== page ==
BMW drops "The Ultimate Driving Machine" slogan!!!
BMW has used the tagline "Ultimate Driving Machine" for 31 years. During that time its sales in the U.S. have gone from 15,007 units in 1974 the year before the ad slogan began to 266,200 units in 2005. While producing outstanding automobiles during that time may have something to do with the brand's success, no doubt the tagline is considered one of the best in the automotive biz (See Poll Results: Best Tagline Ever - Battle Royale). Regardless, BMW is dropping the successful phrase and replacing it with "A Company of Ideas".
We're of the if-it-ain't-broke-don't-fix-it camp, and Advertising Age has penned a nice article detailing why corporate culture often likes to change a winning slogan. AdAge also lists some of the monumental failures that have resulted. Hopefully we're wrong and BMW sales won't suffer from the new slogan, but we doubt the public will be able to think of Bimmers as anything but Ultimate Driving Machines for a very long time.
__________________ kman: THE CHERRY BOMB GLASSPACK GUY!
GLASSPACKIN SINCE 12/2007
In the August 7 edition of Advertising Age, columnist Al Ries claimed that in an upcoming advertising campaign, BMW would be dropping its legendary slogan “The Ultimate Driving Machine.” Ries was significantly off-base. First of all, BMW has no intention of dropping, altering or in any way moving away from that great line. In the development of the latest ad campaign, the first from BMW’s new advertising agency GSD&M, the issue wasn’t even discussed. Ries took some bad information and then compounded the problem by making poor assumptions based on comments that he did not even try to verify.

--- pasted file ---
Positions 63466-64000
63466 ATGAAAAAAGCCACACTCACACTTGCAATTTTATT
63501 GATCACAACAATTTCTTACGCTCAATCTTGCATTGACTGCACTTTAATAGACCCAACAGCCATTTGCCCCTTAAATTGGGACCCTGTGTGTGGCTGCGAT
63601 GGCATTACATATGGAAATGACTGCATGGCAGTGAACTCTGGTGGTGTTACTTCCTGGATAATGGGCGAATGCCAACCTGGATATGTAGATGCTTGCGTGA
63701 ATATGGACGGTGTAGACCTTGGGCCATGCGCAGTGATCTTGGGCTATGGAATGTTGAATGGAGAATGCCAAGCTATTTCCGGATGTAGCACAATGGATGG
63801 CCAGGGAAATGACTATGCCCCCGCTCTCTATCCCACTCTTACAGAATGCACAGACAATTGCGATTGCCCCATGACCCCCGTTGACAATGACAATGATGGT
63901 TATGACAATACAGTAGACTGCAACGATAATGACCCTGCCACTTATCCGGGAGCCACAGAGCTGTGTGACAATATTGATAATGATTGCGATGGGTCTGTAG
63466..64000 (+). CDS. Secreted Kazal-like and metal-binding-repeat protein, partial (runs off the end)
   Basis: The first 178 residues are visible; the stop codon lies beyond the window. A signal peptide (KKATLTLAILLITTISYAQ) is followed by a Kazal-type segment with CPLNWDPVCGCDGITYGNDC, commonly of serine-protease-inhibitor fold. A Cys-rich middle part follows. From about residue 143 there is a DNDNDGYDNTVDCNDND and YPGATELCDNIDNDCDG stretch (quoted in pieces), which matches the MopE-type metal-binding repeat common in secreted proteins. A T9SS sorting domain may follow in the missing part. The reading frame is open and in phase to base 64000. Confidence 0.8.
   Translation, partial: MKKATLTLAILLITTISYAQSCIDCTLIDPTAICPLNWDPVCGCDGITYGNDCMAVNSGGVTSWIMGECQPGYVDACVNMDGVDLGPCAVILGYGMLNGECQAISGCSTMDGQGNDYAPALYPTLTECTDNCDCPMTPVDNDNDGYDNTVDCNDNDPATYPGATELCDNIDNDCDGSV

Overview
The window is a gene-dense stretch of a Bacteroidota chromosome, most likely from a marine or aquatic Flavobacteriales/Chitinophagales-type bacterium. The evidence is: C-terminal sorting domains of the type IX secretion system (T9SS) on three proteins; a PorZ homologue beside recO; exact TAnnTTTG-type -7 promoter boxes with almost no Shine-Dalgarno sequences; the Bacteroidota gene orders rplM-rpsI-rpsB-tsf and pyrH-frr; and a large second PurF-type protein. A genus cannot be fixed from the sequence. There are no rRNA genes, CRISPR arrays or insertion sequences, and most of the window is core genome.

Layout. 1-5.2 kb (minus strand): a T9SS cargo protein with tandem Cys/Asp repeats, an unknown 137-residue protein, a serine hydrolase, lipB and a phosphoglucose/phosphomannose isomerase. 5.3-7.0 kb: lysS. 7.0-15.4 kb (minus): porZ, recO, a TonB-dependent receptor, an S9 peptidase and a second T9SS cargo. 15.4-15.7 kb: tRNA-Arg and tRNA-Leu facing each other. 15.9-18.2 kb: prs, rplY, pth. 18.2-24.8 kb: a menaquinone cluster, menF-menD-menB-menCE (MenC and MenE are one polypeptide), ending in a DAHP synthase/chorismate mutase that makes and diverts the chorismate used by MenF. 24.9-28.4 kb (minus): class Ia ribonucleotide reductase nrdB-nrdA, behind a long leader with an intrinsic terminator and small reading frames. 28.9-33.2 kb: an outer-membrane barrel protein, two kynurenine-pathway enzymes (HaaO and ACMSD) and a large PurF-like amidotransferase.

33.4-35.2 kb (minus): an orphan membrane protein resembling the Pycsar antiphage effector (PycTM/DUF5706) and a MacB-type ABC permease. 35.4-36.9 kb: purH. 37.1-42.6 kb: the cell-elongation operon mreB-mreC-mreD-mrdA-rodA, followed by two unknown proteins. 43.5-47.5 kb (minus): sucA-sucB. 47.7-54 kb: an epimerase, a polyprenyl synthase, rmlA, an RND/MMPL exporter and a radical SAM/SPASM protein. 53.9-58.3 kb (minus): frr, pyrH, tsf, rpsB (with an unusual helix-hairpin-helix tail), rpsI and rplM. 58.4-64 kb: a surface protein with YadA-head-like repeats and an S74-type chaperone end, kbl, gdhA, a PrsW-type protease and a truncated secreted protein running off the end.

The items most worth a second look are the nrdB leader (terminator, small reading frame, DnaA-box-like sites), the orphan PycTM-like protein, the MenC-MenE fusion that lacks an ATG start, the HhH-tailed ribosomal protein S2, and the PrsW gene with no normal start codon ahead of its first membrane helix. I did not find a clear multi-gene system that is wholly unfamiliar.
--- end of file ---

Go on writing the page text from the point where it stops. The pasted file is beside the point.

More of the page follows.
The “upcoming” campaign to which Ries referred actually began running more than three months ago, on May 5, in print, TV and online. “The Ultimate Driving Machine” slogan is prominently featured in all of the ads. There was also quite a bit written about the campaign launch in print and online. It appears that Ries was confused by a mention of the overarching theme of the campaign, “A Company of Ideas.” That’s not a slogan, and those actual words don’t appear in the ads in any way that would be confused as a replacement for “The Ultimate Driving Machine.” In the marketing business, it’s known as a positioning statement.” It represents a way of talking about the company, as opposed to a specific slogan that identifies the brand.
BMW is a remarkably innovative company. Their corporate culture, specifically their independence and encouragement of creative thinking and problem solving is what allows them to produce the ultimate driving machine. They are very much a company of ideas and they have the chops to prove it. The ad campaign so misinterpreted by Ad Age gives consumers a look at some of the ways BMW backs up that claim. The two things, a positioning and a slogan are very important but also very different things. The former is a broad theme, the latter a very specific word or phrase. Separate but complimentary. It’s a distinction that any marketing student knows. Al Ries and Ad Age certainly should have too.
To get a better look, check out the “Uniquely BMW” section of www.bmwusa.com.
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